How climate change is impacting cardiovascular health


Recent studies suggest that the prevalence of both communicable and non-communicable diseases is aggravating due to climate change and rising temperatures. Rising temperatures have been acting like a slow poison on human beings, deteriorating the quality of life and affecting normal functions such as eating, moving, sleeping, concentrating, or reproducing. Moreover, they are leaving an adverse effect on people’s home depot health check.

Let us see the factors contributing to the increase in disease burden across the globe:

  • Spike in the level of atmospheric concentrations of greenhouse gases (GHGs), mainly CO2, methane, and nitrous oxide, and to climate change
  • The earth’s average surface temperature will rise by at least 2°C by 2050 due to the combined effect of the GHGs.
  • Due to the temperature spike, floods, droughts, storms, and heatwaves would become more frequent and severe.
  • Over and inequitable consumption of natural resources and manmade pollution have contributed to increased non-communicable diseases (NCDs) and their unfair social distribution.

Impact on climate change on cardiovascular health

Research suggests that Climate change may increase the risk of cardiovascular disease (CVD) through three main exposure pathways:

  • directly via air pollution
  • extreme temperatures
  • and indirectly via changes to dietary options

Climate change may also influence the degree, type and distribution of exposure towards air pollutants. This could range from weather-triggered concentrations, anthropogenic emissions, natural sources of air pollutants, and the spread of different types of airborne allergens. Several environmental air pollutants, including carbon monoxide, oxides of nitrogen, sulfur dioxide, ozone, lead, and particulate matter, are associated with increased hospitalization and mortality due to chronic cardiovascular conditions.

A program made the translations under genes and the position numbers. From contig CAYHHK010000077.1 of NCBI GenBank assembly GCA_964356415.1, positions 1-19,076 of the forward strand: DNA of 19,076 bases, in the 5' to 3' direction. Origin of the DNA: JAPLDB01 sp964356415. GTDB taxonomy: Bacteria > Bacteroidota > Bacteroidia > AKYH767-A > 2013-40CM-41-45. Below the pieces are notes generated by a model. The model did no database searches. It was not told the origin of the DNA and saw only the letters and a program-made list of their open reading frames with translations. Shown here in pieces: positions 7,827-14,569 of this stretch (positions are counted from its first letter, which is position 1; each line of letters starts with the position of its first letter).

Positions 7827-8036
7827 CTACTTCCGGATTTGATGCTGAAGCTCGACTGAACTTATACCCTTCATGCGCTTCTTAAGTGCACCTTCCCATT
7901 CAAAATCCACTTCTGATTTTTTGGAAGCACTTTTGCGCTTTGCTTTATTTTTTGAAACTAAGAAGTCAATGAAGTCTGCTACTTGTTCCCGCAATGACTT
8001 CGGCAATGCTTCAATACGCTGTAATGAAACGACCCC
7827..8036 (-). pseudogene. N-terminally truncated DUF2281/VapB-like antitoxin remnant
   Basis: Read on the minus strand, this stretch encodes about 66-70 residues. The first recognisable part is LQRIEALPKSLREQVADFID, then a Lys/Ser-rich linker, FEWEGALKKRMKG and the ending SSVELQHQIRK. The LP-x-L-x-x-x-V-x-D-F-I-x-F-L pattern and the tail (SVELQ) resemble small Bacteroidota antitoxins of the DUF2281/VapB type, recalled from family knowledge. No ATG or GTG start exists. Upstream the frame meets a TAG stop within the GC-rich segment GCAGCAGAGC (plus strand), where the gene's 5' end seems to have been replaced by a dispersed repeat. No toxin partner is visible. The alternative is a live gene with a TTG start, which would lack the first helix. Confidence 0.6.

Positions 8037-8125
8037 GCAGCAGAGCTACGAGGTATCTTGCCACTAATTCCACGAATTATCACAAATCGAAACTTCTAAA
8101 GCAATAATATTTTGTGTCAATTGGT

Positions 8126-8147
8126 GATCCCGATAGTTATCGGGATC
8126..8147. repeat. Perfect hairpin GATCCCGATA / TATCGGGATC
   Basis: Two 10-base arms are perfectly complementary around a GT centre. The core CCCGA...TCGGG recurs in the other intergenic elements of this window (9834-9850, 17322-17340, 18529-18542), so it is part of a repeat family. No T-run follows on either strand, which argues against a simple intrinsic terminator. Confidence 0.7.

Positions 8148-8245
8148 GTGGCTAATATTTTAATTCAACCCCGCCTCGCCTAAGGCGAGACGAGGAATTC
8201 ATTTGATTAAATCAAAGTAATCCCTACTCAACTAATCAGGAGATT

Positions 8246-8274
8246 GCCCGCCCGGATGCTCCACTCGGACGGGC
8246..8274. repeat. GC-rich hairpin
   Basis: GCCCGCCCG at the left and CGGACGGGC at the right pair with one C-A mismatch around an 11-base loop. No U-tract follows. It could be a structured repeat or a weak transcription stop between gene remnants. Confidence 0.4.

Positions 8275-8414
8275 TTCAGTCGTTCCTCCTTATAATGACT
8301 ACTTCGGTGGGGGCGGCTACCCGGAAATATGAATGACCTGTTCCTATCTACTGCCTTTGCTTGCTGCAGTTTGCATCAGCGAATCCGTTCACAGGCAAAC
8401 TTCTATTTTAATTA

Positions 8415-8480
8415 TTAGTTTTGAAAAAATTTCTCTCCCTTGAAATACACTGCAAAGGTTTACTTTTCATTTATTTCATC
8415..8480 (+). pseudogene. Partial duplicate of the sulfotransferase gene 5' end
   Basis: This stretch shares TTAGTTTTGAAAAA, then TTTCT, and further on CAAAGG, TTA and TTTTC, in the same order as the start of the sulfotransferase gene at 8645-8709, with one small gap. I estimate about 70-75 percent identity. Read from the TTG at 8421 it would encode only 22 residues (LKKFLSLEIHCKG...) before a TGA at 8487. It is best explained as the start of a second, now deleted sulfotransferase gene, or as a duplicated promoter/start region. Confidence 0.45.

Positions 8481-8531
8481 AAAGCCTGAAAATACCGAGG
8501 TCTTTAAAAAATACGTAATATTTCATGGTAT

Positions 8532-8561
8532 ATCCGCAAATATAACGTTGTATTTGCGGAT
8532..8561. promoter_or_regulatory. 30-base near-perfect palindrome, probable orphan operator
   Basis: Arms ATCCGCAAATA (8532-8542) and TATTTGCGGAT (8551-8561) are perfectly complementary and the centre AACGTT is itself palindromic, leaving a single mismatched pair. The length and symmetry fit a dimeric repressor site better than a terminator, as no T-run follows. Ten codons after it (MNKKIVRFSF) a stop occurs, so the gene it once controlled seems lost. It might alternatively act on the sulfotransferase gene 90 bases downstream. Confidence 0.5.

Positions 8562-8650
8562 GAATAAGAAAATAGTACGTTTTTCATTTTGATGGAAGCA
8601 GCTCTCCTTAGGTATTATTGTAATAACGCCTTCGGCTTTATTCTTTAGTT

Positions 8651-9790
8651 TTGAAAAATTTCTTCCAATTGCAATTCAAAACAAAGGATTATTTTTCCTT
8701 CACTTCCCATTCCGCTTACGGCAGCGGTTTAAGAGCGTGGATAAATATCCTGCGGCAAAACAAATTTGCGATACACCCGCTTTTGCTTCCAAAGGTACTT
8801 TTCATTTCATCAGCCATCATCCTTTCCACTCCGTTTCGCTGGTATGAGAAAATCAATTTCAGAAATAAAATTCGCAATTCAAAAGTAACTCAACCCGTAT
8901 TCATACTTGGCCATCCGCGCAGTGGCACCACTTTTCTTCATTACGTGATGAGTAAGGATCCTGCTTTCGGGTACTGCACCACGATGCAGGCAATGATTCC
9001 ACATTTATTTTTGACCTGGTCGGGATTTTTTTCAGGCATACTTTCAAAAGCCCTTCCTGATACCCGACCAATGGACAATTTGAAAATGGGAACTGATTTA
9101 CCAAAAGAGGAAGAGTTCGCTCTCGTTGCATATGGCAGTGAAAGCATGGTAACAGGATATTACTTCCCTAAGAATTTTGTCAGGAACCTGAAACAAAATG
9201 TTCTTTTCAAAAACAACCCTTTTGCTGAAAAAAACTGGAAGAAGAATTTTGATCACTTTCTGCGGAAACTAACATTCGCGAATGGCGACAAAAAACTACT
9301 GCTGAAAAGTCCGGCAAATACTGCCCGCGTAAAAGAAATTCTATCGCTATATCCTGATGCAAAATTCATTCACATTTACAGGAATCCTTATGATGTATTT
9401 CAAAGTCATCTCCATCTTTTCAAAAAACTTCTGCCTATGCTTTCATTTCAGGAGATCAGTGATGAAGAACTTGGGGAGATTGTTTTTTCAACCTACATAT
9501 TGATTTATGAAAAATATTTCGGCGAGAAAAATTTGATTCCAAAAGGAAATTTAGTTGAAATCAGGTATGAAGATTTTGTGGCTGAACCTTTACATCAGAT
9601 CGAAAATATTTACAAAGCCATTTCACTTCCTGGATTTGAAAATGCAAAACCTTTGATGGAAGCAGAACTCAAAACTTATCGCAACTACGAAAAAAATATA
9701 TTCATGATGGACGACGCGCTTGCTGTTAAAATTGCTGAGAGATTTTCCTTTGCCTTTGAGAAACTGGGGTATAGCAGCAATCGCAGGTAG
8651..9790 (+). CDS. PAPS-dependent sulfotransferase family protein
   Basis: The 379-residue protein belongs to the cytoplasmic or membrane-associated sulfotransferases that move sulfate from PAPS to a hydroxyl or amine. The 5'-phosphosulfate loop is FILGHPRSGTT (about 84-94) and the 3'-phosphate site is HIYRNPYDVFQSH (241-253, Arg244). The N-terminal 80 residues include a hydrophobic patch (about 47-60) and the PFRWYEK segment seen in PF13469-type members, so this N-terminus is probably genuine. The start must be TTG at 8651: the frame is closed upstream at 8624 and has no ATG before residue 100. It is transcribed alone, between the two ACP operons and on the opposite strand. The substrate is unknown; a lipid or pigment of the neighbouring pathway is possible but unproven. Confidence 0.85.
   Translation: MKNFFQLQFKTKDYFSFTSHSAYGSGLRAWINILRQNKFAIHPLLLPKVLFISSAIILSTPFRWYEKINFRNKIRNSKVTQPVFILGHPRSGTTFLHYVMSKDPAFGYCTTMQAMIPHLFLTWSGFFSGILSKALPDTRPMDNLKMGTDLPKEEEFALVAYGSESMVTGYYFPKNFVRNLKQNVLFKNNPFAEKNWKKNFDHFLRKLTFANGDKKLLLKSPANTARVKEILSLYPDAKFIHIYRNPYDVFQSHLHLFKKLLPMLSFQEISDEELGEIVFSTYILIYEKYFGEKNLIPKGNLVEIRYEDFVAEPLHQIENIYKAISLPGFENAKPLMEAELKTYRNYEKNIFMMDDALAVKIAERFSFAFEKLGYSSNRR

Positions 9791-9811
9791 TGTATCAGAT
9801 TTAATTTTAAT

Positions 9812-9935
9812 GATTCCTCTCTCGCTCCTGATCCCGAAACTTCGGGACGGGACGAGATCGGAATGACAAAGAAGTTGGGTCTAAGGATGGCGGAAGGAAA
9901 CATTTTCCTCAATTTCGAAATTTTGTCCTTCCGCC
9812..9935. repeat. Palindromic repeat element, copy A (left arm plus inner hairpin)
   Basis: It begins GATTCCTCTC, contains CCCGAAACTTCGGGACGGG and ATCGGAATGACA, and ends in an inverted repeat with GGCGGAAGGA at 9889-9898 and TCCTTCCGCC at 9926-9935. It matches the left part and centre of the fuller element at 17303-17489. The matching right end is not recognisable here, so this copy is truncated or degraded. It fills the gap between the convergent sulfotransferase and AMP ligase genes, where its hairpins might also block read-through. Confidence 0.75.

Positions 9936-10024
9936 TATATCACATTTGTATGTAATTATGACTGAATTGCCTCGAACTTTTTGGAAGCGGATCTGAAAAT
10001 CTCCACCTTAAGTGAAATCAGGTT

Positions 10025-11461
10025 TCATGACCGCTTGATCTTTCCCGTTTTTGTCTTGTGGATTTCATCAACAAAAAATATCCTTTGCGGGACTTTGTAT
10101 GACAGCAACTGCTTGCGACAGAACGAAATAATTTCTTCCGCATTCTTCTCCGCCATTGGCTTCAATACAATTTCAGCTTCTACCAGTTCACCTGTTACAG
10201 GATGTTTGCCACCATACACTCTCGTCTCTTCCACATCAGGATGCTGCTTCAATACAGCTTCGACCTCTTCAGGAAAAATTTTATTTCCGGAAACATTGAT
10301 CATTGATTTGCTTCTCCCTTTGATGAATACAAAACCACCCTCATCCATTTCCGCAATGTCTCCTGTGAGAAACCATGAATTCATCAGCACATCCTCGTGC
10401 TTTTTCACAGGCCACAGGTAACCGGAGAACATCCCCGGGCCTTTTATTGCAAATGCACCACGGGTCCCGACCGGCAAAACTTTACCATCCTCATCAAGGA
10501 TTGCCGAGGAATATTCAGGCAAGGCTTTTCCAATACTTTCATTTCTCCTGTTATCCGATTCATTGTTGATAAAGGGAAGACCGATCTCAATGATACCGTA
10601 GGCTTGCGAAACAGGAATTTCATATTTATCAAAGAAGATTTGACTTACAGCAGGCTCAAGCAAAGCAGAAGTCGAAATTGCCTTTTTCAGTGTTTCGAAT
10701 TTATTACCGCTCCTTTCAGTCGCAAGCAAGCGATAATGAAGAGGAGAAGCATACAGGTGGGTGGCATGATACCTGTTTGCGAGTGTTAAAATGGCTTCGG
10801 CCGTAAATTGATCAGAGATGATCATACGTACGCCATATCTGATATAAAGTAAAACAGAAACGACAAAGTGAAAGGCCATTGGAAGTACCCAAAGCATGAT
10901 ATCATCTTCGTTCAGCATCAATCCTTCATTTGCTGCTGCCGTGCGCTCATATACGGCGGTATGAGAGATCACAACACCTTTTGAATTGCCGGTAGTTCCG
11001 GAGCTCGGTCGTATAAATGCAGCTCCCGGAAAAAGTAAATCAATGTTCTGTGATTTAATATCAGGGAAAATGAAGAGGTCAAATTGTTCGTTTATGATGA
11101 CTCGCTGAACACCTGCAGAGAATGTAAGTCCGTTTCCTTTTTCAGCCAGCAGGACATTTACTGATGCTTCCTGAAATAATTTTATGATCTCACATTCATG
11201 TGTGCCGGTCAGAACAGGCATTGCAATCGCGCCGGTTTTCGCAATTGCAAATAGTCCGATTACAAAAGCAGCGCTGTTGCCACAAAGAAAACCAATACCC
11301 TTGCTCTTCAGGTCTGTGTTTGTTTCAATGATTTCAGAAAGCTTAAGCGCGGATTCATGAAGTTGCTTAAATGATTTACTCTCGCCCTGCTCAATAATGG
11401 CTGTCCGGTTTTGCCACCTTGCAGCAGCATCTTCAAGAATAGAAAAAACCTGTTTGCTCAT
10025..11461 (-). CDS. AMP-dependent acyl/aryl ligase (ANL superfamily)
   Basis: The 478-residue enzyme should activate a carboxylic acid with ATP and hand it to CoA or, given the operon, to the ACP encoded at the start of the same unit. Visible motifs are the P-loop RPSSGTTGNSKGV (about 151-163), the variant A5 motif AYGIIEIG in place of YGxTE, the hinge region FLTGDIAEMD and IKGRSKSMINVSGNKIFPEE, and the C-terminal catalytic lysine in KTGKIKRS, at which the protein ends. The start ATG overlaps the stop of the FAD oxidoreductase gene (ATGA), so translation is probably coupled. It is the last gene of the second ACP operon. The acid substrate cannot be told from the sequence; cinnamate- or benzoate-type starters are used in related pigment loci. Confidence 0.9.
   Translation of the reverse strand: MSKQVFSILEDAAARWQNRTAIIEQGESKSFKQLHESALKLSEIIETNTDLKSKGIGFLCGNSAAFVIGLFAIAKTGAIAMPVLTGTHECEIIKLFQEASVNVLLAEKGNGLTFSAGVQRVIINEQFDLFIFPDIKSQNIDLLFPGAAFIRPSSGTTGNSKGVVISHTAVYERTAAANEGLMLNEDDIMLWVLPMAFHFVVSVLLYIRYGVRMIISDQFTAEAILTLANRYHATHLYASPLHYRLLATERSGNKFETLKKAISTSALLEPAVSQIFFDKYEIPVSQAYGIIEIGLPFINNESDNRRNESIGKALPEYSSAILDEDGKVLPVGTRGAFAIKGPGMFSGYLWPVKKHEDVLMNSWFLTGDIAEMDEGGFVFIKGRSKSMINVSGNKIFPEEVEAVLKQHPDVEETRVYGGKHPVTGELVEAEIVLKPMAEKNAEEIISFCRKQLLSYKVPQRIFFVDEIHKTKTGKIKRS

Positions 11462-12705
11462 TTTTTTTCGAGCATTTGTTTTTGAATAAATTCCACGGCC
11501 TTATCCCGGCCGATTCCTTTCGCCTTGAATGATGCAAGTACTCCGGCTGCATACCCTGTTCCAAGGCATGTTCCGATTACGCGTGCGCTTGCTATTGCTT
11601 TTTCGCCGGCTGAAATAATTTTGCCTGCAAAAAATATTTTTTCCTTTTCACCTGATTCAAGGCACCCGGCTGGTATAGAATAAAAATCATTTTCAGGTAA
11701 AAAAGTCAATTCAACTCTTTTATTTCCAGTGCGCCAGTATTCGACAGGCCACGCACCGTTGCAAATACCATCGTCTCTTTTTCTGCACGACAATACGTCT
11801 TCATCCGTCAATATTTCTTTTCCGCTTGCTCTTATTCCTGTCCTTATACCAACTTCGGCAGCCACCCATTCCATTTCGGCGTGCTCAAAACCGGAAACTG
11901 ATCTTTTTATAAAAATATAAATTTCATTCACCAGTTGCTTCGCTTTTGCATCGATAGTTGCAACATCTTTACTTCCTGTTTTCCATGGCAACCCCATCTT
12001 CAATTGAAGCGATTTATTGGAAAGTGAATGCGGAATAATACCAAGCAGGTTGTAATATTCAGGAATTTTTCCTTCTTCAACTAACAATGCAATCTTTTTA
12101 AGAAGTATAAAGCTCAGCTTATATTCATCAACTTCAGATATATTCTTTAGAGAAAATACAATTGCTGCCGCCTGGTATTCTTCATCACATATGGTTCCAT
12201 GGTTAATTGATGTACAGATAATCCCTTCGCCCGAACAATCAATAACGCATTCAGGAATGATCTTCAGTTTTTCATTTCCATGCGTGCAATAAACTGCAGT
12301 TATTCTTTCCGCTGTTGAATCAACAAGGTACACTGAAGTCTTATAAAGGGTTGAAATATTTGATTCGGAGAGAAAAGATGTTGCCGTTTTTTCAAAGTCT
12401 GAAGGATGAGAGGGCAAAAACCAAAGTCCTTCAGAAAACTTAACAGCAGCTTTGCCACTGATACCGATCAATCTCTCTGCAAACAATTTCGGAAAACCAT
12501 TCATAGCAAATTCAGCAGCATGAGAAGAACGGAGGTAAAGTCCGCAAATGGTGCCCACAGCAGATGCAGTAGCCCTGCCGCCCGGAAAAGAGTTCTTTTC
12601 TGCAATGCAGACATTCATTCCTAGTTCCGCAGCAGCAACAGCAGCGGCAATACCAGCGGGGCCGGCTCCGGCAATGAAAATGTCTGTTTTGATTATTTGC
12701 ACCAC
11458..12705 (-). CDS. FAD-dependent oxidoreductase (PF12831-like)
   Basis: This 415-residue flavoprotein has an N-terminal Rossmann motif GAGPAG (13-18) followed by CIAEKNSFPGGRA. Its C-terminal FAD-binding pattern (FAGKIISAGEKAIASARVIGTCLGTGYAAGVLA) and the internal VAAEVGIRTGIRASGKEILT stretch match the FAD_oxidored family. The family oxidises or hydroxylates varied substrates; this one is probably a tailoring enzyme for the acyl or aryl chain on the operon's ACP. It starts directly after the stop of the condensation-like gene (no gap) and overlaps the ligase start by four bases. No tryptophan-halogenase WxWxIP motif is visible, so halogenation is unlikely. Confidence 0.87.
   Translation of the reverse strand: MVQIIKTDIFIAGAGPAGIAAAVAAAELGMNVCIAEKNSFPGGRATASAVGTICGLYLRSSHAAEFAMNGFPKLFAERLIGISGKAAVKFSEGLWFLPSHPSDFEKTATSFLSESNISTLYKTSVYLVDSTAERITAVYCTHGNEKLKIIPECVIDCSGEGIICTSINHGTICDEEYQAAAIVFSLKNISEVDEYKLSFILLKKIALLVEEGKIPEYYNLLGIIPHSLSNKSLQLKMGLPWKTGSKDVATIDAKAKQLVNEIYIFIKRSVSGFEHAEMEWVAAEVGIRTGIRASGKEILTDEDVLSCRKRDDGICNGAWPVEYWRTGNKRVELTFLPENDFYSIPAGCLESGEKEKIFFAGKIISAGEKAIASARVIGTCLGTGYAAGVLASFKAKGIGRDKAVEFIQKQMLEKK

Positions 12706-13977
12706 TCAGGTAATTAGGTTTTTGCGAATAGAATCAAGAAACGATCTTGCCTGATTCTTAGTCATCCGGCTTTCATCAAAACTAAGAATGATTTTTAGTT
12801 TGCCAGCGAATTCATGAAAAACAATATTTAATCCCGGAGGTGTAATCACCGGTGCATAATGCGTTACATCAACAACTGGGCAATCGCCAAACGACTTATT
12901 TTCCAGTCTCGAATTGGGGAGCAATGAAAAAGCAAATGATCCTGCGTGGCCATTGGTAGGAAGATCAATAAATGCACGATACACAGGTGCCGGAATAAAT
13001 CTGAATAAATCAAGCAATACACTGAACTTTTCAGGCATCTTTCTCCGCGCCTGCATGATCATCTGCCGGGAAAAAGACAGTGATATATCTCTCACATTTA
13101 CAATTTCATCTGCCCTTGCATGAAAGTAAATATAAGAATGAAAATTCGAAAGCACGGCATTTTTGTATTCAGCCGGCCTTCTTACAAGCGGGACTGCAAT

Most regions on earth are expected to become warmer in the future. The densely populated areas, tropical/ subtropical regions, and inland areas within large continents are expected to become warmer by 1–3°C by 2050 and 3–5°C by 2080. India is one of the high-risk zones for obesity, CVD, and diabetes. This would lead to heat-related mortality arising from the overloading of cardiovascular and respiratory systems. The reduction in the winter season may lessen respiratory ailments, but difficulty in physiological adaptation towards temperature extremities is likely to blunt away much of this benefit. The sudden increase in CVD mortalities can be seen in the accelerated warming of the Arctic region and the attendant loss of sea ice and permafrost. The traditional living, hunting, and eating patterns in the Inuit communities of northern Canada have been disturbed, causing reduced physical mobility options and increased reliance on imported energy-dense processed foods, thus potentially amplifying obesity, CVD, and diabetes.

As a nation, India needs to strengthen its medical infrastructure and institutional operations to set up primary care centres for patients suffering from cardiovascular conditions or highly likely to develop one. If your medical report contains a prognosis of cardiovascular disease, and you’ve been feeling doubtful, unsure or tense, it is time to seek a second opinion from super-specialists. SeekMed offers you easy access to the bestcardiologists in India who can give you affordable options in treatments for heart disease. Consult the best Cardiac Surgeons in India online to confirm diagnosis and treatment plans for diastolic dysfunction, heart failure treatment, tachycardia treatment, bradycardia treatment, etc. Get affordable quality care for Heart Transplants in India only on the best innovative health platform connecting award-winning cardiac specialists. Register now to book your appointment online.

Author Bio: Hi, I’m Pooja and I’m a passionate Blogger, Freelancer, Writer, and Digital Marketer. and I love tech stuff and games. Gembells, Hotmaillog.